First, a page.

Is there cause for English pessimism?
It's happening again. That nagging, gnawing, pit-of-the-stomach doubt that only the most gripping Test series can serve up. Six sessions remain in which the destination of the Ashes will be decided, and England - with every single historical precedent weighted in their favour, including one from their most recent victory at Lord's - must surely believe, deep down, that the litany of surprises that have been strung out across this summer have finally run their course.
But where there is uncertainty, English pessimism is sure to take root, and having watched their own lower-order tee off to contemptuous effect on a pitch supposedly prepared by Doctor Faustus, the sight of Australia's openers following suit to the tune of 80 runs in 20 overs was all too much for the umbrella-chewing fraternity of English sports-fans.
The 2009 Ashes has lacked the class, the 24-7 tension, and, yes, the unfettered jingoism that made the 2005 summer so unforgettable, but the peaks and troughs on display have, if anything, been all the more marked. Which is all the more reason to wonder if a world-record chase - another 466 required in a minimum of 180 overs - could somehow prove attainable.
They thought it was possible back in July after all, when Australia were set a hefty 522 to extend their 75-year hegemony at Lord's, and thanks to a battling partnership from Michael Clarke and Brad Haddin, reached 313 for 5 at the close of the fourth day before Andrew Flintoff stormed in on the fifth to up-end them 115 runs short. But Flintoff has not been the same force since - his only subsequent wicket in nearly 50 overs was the No. 11, Ben Hilfenhaus, in Australia's first innings on Friday - and 233 runs per day is not a big ask in any version of international cricket.
Jonathan Trott has done an astounding job at dispelling the doubters this week - nobody in their wildest imaginations could have predicted he would exactly maintain his season's average of 80 in his maiden Test performance - but when he was asked if an England victory was in the bag, all of his soothing powers had clearly been expended at the crease.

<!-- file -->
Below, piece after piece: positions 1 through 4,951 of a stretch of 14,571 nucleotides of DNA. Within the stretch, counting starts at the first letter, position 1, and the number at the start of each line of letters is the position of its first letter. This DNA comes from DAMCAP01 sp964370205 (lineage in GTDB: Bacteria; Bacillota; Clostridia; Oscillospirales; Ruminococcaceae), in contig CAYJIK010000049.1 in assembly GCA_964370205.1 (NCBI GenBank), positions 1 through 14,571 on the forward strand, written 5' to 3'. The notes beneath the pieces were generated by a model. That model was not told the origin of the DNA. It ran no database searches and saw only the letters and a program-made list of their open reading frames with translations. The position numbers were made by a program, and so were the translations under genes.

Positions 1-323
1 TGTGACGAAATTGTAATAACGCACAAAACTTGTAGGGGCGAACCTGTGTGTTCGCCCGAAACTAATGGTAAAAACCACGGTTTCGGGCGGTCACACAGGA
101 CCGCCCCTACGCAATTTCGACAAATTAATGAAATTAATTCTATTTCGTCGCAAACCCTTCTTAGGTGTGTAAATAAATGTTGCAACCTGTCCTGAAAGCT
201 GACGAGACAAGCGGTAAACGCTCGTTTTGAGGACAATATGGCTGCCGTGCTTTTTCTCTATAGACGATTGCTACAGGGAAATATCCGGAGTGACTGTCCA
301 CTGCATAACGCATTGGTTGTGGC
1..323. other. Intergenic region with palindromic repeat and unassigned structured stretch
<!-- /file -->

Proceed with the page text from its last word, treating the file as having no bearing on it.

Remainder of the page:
"Until you've taken the tenth wicket in the second innings it's always a game of the unknown," he said. "There are so many variables in the game of cricket, it's never a foregone conclusion at all. We want to do as well as we can, break it down, and have a good first hour tomorrow to set the game up from there."
To be fair, England as a unit were not especially downcast as they left the field on Saturday evening. Seeing as Steve Harmison had bowled a grand total of four overs in the first innings, the shiny hard new ball was never likely to be their most incisive weapon, especially when Stuart Broad beat, and then found, the edge with a brace of offcutters in his first over. Australia survived all the same, but as Marcus North - the unlikely star of their bowling performance - admitted, they had seen little to suggest that they've got the measure of the conditions.
"History is against us," said North. "It's too early to look that far ahead, because there's a lot of cricket to be played. What you'll see tomorrow is 11 guys who have got a lot of character to show, and they are going to give everything for every contest for every over. Hopefully that can lay the foundation to give us a chance.
"The first objective was to get through tonight unscathed and Simon and Watto did that superbly," he said. "To walk off at 0 for 80, it's the position we needed to be in, if we can start well tomorrow, get to lunch, and reassess things from there. It's a massive target to get, but the best thing we can do is not look too far ahead. We've given ourselves the opportunity to have that target in sight at some stage."
As for Lord's, that performance will doubtless weigh on the minds of England's fans on a packed fourth day at The Oval, but can Australia go one better than that heroic endeavour? "We can take a lot out of all our innings through the series," said North. "We batted well at Lord's with some big partnerships, and laid some foundations to give us some opportunity to chase that target down.
"But this is a different Test, different conditions, and again we'll have to show some character," he said. "Clarke and Haddin did that in that Test, and we'll have to show some of the same courage and determination tomorrow. Everyone has got the same attitude that I've got. The guys are as positive as they can be. It's a huge task ahead. It's small steps at a time."
But if omens are what Australia seek - and frankly, in the circumstances, why on earth wouldn't they - then they can turn for inspiration to two first-class fixtures of contrasting fortunes. In the former, in February 1992, Australia's current chairman of selectors, Andrew Hilditch, hit a century, and their coach, Tim Nielsen, shared in the winning stand, as South Australia chased 506 to beat Queensland in the Sheffield Shield. And then, 12 years later in Gurgaon, England A failed to defend 501 against South Zone in the Duleep Trophy. Kevin Pietersen was a member of that beaten team, as was England's current wicketkeeper, Matt Prior. It's all stacked up, but is it ready to topple?
Andrew Miller is UK editor of Cricinfo